Georgia Gwinnett College names Winterhalter dean of the School of Liberal Arts

Pic of Dr. Teresa Winterhalter

Dr. Teresa Winterhalter

A French writer, philosopher and activist once noted, “Books saved my life.” If you ask Dr. Teresa Winterhalter, “books and good teachers” saved hers. From an early age, the Belmont, New York, native saw how education expanded horizons, transformed lives and fueled dreams.

Her zest for education and its transformative power is what called Winterhalter to teach. The knowledge, skills and successes the seasoned educator gained in her decades-long higher education career led Georgia Gwinnett College (GGC) to name Dr. Teresa Winterhalter dean of its School of Liberal Arts. 

Winterhalter comes to GGC from Georgia Southern University’s Armstrong campus, where she is an associate dean in the College of Arts and Humanities. While overseeing eight departments and several interdisciplinary programs, she developed faculty recruitment and retention strategies; prepared areas for assessment and accreditation reviews, including Southern Association of Colleges and Schools Commission on Colleges (SACSCOC) accreditation; developed community outreach programs and assessed performance of faculty across the college. 

Winterhalter spent nearly 25 years at Armstrong State University. She began at the Savannah-based school as a professor of English and moved up the ranks, serving as the founding director of the Gender and Women's Studies program, director of faculty development, assistant dean and associate dean. She was named dean of Armstrong's College of Liberal Arts in 2016.

“I was excited to develop many important academic programs on the Armstrong Campus that served the changing needs of our students and our community,” said Winterhalter. “I'd say I'm proudest of the ways I was able to use our existing institutional resources to address those needs.”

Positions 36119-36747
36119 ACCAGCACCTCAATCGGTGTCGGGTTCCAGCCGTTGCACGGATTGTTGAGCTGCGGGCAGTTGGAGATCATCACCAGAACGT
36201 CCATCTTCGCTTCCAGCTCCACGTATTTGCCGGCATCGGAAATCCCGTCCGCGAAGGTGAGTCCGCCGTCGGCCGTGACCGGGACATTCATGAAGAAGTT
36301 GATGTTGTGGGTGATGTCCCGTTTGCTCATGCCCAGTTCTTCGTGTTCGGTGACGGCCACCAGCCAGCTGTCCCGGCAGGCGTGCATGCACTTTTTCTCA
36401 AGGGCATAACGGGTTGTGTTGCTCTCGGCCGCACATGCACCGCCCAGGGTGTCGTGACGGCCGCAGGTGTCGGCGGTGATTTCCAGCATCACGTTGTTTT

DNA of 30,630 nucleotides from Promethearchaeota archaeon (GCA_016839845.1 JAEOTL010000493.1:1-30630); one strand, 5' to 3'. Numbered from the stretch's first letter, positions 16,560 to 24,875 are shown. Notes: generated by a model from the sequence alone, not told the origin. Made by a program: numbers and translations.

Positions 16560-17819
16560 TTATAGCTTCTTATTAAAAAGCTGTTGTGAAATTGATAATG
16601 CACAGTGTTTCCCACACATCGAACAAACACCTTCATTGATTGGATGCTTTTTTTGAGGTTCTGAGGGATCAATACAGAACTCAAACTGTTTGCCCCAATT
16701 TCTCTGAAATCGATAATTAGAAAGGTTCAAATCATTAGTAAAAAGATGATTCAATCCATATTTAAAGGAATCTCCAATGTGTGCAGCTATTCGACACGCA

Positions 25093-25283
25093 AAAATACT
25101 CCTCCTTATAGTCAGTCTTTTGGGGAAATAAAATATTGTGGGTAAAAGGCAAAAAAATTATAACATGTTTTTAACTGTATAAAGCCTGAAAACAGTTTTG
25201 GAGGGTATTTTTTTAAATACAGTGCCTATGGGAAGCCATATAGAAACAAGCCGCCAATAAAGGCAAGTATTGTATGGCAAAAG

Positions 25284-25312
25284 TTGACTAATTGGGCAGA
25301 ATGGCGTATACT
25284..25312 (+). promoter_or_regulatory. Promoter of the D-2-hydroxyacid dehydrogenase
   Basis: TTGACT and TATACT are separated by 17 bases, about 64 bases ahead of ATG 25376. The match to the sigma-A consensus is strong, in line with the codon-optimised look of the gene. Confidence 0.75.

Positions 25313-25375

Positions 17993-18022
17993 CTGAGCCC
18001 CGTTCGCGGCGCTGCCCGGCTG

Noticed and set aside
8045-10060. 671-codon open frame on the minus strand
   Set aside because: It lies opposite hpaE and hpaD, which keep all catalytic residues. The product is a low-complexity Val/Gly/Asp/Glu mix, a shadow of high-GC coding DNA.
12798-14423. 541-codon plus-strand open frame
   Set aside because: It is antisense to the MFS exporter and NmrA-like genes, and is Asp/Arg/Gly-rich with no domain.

She earned a number of academic honors and awards. Among them are fellowships with the National Endowment for the Humanities, an award of distinction from the Cornell School of Criticism and Theory, and a Georgia Governor's Teachers' Fellowship, as well as securing a major grant from the Teagle Foundation for the Liberal Arts. Her favorite adventure among these achievements, however, was the Nippon Foundation grant she won, which promoted study abroad and exchange programs with Japanese universities. Sponsored by the American Association of State Colleges and Universities, Winterhalter was one of eight representatives across the U.S. selected to serve as an ambassador in the program. 

A scholar in her field of Victorian and Modernist literature, Winterhalter has written numerous peer-reviewed articles, book chapters and reviews, and presented on diversity, narrative theory, feminism and ethics topics.

While at GGC, Winterhalter’s first order of business is to get to know those around her. 

“People are key to any endeavor, and so building relationships with those at GGC will be one of my first initiatives,” she said. “Under the threat of COVID-19, I also feel a responsibility to check in (virtually) on everyone with whom I will be working and with those who will look to me for leadership during this time.”

Keeping her work and personal time as balanced as possible, Winterhalter practices yoga, plays tennis and enjoys chatting with her son, who is the editor of an online publication that matches scholarly research with current events.

Winterhalter earned her bachelor’s degree in English at the State University of New York, Brockport, her master’s degree in English at the State University of New York, Cortland and her doctorate in English at the University of Rochester, in Rochester, New York. 

She begins her new role July 1. 

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